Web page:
By Brian Quebbemann, M.D. and Justin Braverman, M.D.
The N.E.W. Program
The world may be getting smaller, but it’s people are getting bigger . . . and bigger . . . and bigger.
Back in 1963, when the boats that carry customers through Disneyland’s “It’s a Small World” ride were first designed, an adult’s height was roughly the same as today, but the average adult weighed far less than 200 pounds. Not anymore. Today, the boats at Disneyland’s famous ride frequently “bottom out”, overloaded with today’s overweight passengers.
The “Small World” ride has been handicapped by a “Big Rider” problem. Instead of carrying mainly healthy-weight patrons, the ride must now accommodate adults who often weigh much more than 200 pounds. Increasingly, over-weighted boats get to certain points in the ride and become stuck on the bottom of the pool. In an attempt to avoid this problem, Disneyland employees have been trained to leave empty seats on many boats to compensate for hefty patrons, but this routinely upsets the hundreds of other paying customers waiting in line. When a boat does bottom out, the long line of boats backs up behind it, their passengers becoming upset while listening to the ride’s theme song over and over. The ride monitors must then find the stuck boat and attempt to tactfully help a heavy rider, or two, to an exit at one of the emergency platforms. To make things even more uncomfortable, some of the embarrassed, overweight riders do not deal with this situation graciously.
As a result of this growing inconvenience, Disney was forced to close down the “It’s a Small World” ride for an entire year in order to complete a massive renovation in which the boats will be redesigned, and the flume deepened, to accommodate their patron’s additional poundage. Unfortunately, this problem is not just isolated to Mickey Mouse’s home town.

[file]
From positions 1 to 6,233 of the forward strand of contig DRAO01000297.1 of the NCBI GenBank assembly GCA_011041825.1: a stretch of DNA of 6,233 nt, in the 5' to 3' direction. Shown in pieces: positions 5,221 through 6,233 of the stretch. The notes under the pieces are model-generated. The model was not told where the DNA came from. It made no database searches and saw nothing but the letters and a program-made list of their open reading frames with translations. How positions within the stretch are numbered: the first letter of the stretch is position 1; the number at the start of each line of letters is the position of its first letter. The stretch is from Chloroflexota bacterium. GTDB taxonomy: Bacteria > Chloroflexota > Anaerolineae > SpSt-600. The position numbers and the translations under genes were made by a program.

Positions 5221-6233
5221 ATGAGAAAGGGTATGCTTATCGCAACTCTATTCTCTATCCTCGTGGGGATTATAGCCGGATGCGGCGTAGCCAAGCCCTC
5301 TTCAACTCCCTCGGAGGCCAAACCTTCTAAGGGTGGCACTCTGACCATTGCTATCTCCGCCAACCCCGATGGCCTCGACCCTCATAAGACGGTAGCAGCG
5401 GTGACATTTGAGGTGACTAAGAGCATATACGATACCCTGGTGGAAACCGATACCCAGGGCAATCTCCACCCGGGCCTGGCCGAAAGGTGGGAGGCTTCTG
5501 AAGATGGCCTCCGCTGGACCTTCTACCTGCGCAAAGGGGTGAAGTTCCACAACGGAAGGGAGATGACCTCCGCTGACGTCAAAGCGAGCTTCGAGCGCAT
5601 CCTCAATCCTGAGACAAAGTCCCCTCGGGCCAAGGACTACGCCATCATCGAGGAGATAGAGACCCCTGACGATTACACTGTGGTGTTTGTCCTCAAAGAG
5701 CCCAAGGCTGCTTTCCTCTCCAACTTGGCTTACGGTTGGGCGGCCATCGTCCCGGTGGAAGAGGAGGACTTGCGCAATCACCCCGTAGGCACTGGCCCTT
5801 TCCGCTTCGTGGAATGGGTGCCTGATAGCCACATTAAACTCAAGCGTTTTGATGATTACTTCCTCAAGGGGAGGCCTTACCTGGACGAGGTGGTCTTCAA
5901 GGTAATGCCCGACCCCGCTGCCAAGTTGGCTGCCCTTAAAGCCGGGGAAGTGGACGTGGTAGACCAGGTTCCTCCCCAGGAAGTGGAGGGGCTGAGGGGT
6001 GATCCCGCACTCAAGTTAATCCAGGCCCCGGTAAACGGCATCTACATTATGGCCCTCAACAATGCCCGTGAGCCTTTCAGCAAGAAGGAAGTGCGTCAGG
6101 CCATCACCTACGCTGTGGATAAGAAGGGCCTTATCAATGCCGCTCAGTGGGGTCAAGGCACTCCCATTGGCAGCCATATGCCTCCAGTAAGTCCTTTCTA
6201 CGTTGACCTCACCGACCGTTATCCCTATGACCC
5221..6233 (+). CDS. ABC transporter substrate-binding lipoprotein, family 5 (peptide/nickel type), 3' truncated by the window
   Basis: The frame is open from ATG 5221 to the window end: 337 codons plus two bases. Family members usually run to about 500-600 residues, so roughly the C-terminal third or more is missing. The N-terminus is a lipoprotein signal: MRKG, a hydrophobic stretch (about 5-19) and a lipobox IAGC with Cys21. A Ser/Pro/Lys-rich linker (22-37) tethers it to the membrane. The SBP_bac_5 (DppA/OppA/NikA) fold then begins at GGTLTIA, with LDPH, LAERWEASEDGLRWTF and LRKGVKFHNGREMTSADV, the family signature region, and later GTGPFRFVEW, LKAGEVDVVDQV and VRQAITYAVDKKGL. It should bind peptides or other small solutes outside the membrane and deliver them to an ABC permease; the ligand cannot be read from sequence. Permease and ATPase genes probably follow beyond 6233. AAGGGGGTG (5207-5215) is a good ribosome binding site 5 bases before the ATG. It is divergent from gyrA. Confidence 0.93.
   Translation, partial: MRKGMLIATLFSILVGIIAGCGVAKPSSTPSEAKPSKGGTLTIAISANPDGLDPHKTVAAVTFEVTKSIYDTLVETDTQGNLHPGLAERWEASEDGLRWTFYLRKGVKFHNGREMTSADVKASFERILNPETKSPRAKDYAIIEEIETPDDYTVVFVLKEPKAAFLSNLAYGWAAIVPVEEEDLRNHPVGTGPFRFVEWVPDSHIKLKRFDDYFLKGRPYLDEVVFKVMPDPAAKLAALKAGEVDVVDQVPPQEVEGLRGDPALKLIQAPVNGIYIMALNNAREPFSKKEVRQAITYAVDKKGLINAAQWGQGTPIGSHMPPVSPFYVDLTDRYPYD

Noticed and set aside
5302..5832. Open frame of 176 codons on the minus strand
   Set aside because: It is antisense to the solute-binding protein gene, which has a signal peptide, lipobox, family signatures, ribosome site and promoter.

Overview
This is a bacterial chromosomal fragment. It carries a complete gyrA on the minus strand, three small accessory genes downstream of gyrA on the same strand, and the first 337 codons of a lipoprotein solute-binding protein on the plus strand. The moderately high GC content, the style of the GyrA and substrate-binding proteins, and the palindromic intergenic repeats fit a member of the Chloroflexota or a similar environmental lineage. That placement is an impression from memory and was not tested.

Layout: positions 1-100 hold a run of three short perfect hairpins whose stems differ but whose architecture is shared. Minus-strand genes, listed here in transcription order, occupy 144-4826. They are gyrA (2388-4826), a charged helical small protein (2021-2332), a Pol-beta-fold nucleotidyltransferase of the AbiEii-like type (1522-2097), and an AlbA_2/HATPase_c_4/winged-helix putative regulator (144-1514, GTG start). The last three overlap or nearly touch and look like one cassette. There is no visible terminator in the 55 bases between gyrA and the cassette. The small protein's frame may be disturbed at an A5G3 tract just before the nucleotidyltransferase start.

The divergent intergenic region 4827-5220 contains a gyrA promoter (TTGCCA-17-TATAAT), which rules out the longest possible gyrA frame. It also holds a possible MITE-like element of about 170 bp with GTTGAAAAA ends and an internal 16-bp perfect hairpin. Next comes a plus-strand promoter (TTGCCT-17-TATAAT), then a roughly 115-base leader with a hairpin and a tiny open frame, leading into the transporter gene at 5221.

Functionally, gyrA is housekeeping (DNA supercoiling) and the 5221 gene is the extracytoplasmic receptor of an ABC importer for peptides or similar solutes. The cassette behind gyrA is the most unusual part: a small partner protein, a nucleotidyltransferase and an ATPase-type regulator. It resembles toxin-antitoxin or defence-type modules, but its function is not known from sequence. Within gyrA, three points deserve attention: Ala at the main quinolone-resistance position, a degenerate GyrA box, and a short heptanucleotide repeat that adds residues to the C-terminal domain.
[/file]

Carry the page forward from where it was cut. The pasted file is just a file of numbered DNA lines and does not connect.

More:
Although America is well known to have an obesity epidemic, the problem is not confined to American shores. Even Mediterranean countries, touted for their heart-healthy diets, are being faced with expanding waistlines. In Italy, 42 percent of adults are overweight and 9 percent are obese, according to the World Health Organization. In France, 41 percent of adults are overweight and 11 percent are obese.
Though some experts blame America’s obesity problem on soft drinks or the use of high-fructose corn syrup as a sweetener, the problem goes much deeper. We live in a culture that encourages lifestyle patterns that include frequent overeating and minimal physical activity. Unfortunately, if obesity trends continue, researchers at Johns Hopkins University estimate that 75 percent of American adults will be overweight or obese in just eight years and 41 percent will in fact be obese.
Because obesity has been linked to at least 53 diseases, including diabetes, heart disease, stroke and cancer, and because the costs of obesity on society have become so huge, governments are now being forced to take action. In countries like Mexico, Brazil and China, the health costs of excess weight are rapidly becoming a big part of their budget. As a result, governments from Scotland to China are already debating how to tackle this issue. Planned maneuvers include taxing sodas and sugary drinks, revamping agricultural subsidies to make fruits and vegetables cheaper, banning junk-food ads on children’s television, and demanding equal advertising time for healthy food.
However, no matter what government initiatives are applied, the first steps to rectify this epidemic need to be made on an individual level. People must make positive changes in their lifestyle, especially eating habits, not just to lose their excess weight, but to avoid becoming overweight in the first place. It’s a sad day in our society, when instead of being able to successfully address the underlying issue of obesity, we are forced to tear down a famous ride and rebuild it in order to accommodate our unhealthy way of life.